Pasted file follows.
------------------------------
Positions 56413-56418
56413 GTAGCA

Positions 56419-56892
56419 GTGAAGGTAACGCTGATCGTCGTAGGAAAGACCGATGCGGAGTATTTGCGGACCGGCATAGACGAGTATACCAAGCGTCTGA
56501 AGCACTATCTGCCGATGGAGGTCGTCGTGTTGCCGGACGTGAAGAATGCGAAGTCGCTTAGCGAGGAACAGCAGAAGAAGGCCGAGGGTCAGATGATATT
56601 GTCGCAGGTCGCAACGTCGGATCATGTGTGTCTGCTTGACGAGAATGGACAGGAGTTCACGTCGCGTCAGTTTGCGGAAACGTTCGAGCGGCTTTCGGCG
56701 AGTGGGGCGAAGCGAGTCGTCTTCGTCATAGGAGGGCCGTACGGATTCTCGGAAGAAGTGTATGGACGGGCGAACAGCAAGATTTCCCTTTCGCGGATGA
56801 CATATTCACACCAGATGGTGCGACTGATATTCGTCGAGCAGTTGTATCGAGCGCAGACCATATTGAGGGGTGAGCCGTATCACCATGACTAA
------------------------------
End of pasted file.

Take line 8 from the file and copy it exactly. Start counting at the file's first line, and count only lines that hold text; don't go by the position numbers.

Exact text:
56801 CATATTCACACCAGATGGTGCGACTGATATTCGTCGAGCAGTTGTATCGAGCGCAGACCATATTGAGGGGTGAGCCGTATCACCATGACTAA